Unlikely Cancer Cure

You may have noticed I’ve been writing to you more about cancer.

I want you to know that avoiding cancer is currently within your reach. It’s not all about waiting for cancer to strike, and then trying to treat it with drugs.

You see, most cancers are preventable.

In fact, here’s something you can do to help fight cancer starting right now:

One of my first choices is the flavonoid quercetin (flavonoid is a scientific word for a certain group of substances that plants make). Quercetin is anti-inflammatory, a natural antihistamine and can increase your exercise performance.

It’s also an energy boost for your cells. It increases the mitochondria (the powerhouses in every cell) in your muscles. That’s good news for your body’s hardest-working muscle, the heart.

But did you know that quercetin is also a potent cancer-fighter?

It can protect against lung, skin, pancreatic, ovarian, endocrine and cervical cancers. 1

A study published in the journal Carcinogenesis found quercetin could stop cancer-causing changes in prostate cells. It flushes away carcinogens and can block prostate tumor development and growth.

But most people don’t consume nearly enough quercetin to get cancer protection. In fact, the average daily intake of all flavonoids is only 23 milligrams. You need much more to get any cancer-fighting effect.

The good news is you can get more each day in 5 easy steps…

Step 1) Eat more fruits and vegetables rich in quercetin and other anti-cancer flavonoids like:

  • Apples
  • Broccoli
  • Capers
  • Cherries
  • Cranberries
  • Leafy Green Vegetables
  • Raspberries
  • Red Grapes
  • Red Onions
  • Tomatoes

Quercetin is also found in olive oil, black tea, red wine, and even cocoa.

Step 2) Use Buchu: My favorite foods with quercetin are plants I’ve found in my travels around the world. They are buchu from Africa, beluntas from Bali, and quinoa from Peru.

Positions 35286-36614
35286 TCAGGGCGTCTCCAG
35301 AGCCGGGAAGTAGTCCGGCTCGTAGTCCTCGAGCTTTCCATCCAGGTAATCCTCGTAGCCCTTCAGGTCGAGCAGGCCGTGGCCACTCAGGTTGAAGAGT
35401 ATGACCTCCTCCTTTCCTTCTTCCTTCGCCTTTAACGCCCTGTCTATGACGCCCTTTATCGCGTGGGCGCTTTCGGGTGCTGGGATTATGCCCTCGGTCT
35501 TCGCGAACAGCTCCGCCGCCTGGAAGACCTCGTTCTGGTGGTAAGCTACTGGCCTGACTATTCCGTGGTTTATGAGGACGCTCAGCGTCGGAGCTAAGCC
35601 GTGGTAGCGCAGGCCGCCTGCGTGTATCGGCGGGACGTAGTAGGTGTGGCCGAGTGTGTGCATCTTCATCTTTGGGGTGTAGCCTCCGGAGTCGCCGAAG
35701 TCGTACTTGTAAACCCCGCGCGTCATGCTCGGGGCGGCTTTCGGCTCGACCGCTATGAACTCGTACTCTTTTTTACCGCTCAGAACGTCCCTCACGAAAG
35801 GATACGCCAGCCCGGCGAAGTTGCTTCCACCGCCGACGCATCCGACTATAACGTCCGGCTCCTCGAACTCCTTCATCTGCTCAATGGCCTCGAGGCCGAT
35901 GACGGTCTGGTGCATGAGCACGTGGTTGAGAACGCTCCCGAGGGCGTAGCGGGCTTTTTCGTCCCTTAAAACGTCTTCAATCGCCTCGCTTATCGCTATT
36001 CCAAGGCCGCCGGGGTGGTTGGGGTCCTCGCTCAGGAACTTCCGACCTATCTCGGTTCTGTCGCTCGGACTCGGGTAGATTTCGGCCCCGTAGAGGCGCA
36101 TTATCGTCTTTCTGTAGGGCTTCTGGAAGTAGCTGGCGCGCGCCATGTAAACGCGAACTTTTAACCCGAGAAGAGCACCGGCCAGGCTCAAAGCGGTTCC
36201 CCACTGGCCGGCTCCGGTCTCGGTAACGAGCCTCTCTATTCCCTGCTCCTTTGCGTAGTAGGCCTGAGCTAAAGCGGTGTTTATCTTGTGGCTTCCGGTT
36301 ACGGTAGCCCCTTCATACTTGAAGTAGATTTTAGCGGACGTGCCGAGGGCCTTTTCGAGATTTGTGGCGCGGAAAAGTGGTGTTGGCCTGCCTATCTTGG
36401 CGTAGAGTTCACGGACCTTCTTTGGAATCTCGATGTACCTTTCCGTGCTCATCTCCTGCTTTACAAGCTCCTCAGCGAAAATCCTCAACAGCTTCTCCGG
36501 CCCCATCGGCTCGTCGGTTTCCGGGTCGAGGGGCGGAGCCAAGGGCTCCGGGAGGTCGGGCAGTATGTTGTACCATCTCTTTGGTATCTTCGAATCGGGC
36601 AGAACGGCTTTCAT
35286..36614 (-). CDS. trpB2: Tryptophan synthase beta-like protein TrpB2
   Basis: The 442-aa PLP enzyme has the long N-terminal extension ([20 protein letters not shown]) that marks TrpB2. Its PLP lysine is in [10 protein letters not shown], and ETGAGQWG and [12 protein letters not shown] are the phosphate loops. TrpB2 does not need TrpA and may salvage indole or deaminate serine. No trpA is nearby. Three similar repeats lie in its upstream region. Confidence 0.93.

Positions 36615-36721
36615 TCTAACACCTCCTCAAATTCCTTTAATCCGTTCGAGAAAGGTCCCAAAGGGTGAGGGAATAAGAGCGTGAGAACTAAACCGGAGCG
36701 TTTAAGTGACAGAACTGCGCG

You can get Buchu powder and as a tincture, but if you’d like to try Buchu, I recommend you make Buchu tea.

Here’s the very simple recipe I learned in South Africa:

Put two teaspoons of dried Buchu leaves into just over a cup of boiling water. Let the dried leaves soak for about 10 minutes. Then strain out the leaves and enjoy your tea.

Step 3) Eat some beluntas: This herb I found in Bali is full of quercetin. It’s rare to find beluntas in the West, and if you’d like to try it, you can sometimes buy beluntas leaves (the scientific name is pluchea indica) at Indian specialty stores online. But it’s not widely available.

Where you do find it, the leaves are often dried and ready to use for tea. But it also tastes excellent raw, and the Balinese pick it fresh and use it as a raw vegetable.

Step 4) Get Peru’s quercetin source: You may have seen quinoa in your local store in the grains and pasta section even though it’s a seed and not really a grain. Quinoa has more quercetin than any other Peruvian grain tested. 2

Quinoa can be a main dish all by itself. Peruvians use the leaves, seeds and even the stems as part of a whole salad-like meal, along with spices like coriander.

Step 5) Supplement: While there’s no recommended daily intake for flavonoids like quercetin, there should be. To boost your cancer fighting power, try adding a supplement form of 500 mg capsules twice a day.

Look for the glucoside form, as it’s better absorbed. This is sometimes called isoquercetin (quercetin 3-glucoside). Compared to the more common supplemental form, which is quercetin rutinoside, isoquercetin is better absorbed and reaches the bloodstream 10 times faster. 3

It’s also three times as bioavailable. Researchers found that when animals were given pure quercetin or isoquercetin, the animals that got isoquercetin had levels three times higher than the regular quercetin group. 4

If you’re curious to learn about more food sources of flavonoids, the USDA has an online database of 225 foods and their flavonoid content.

1. Sugantha Priya E, Selvakumar K, Bavithra S, Elumalai P, Arunkumar R, Raja Singh P, Brindha Mercy A, Arunakaran J. “Anti-cancer activity of quercetin in neuroblastoma: an in vitro approach.” Neurol Sci. 2013 Jun 16.

2. Ranilla L, Apostolidis E, Genovese M, Lajolo F, Shetty K. “Evaluation of indigenous grains from the Peruvian Andean region for antidiabetes and antihypertension potential using in vitro methods.” J Med Food. 2009 Aug;12(4):704-13.

3. Appleton J. “Evaluating the Bioavailability of Isoquercetin.” Natural Medicine Journal 2010; 2(1).

4. Morand C, Manach C, Crespy V, Remesy C. “Quercetin 3-O-beta-glucoside is better absorbed than other quercetin forms and is not present in rat plasma.” Free Radic Res. 2000 Nov;33(5):667-76.